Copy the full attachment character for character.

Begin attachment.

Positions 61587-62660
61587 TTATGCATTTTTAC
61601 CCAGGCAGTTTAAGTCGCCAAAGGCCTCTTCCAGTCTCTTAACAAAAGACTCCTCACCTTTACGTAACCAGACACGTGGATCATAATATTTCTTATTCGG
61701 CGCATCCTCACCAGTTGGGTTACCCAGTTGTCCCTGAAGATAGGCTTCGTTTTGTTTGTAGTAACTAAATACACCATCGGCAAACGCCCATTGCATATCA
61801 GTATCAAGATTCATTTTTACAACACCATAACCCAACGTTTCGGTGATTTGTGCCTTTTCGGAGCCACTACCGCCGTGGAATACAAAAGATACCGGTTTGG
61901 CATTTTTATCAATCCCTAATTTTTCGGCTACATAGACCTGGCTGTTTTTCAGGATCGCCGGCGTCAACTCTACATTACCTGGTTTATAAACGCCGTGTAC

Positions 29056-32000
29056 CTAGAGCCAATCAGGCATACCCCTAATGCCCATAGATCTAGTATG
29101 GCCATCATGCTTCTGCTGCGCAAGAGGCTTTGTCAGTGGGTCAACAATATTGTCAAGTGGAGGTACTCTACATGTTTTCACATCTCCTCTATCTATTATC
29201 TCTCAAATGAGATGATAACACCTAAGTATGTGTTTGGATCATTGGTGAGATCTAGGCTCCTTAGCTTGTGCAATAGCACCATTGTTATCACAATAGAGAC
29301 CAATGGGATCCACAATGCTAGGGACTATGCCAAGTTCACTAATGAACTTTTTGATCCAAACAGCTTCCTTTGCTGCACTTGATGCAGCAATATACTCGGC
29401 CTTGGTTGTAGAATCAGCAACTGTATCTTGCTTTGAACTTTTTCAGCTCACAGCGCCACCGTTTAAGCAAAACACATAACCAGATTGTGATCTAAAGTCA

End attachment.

Positions 61587-62660
61587 TTATGCATTTTTAC
61601 CCAGGCAGTTTAAGTCGCCAAAGGCCTCTTCCAGTCTCTTAACAAAAGACTCCTCACCTTTACGTAACCAGACACGTGGATCATAATATTTCTTATTCGG
61701 CGCATCCTCACCAGTTGGGTTACCCAGTTGTCCCTGAAGATAGGCTTCGTTTTGTTTGTAGTAACTAAATACACCATCGGCAAACGCCCATTGCATATCA
61801 GTATCAAGATTCATTTTTACAACACCATAACCCAACGTTTCGGTGATTTGTGCCTTTTCGGAGCCACTACCGCCGTGGAATACAAAAGATACCGGTTTGG
61901 CATTTTTATCAATCCCTAATTTTTCGGCTACATAGACCTGGCTGTTTTTCAGGATCGCCGGCGTCAACTCTACATTACCTGGTTTATAAACGCCGTGTAC

Positions 29056-32000
29056 CTAGAGCCAATCAGGCATACCCCTAATGCCCATAGATCTAGTATG
29101 GCCATCATGCTTCTGCTGCGCAAGAGGCTTTGTCAGTGGGTCAACAATATTGTCAAGTGGAGGTACTCTACATGTTTTCACATCTCCTCTATCTATTATC
29201 TCTCAAATGAGATGATAACACCTAAGTATGTGTTTGGATCATTGGTGAGATCTAGGCTCCTTAGCTTGTGCAATAGCACCATTGTTATCACAATAGAGAC
29301 CAATGGGATCCACAATGCTAGGGACTATGCCAAGTTCACTAATGAACTTTTTGATCCAAACAGCTTCCTTTGCTGCACTTGATGCAGCAATATACTCGGC
29401 CTTGGTTGTAGAATCAGCAACTGTATCTTGCTTTGAACTTTTTCAGCTCACAGCGCCACCGTTTAAGCAAAACACATAACCAGATTGTGATCTAAAGTCA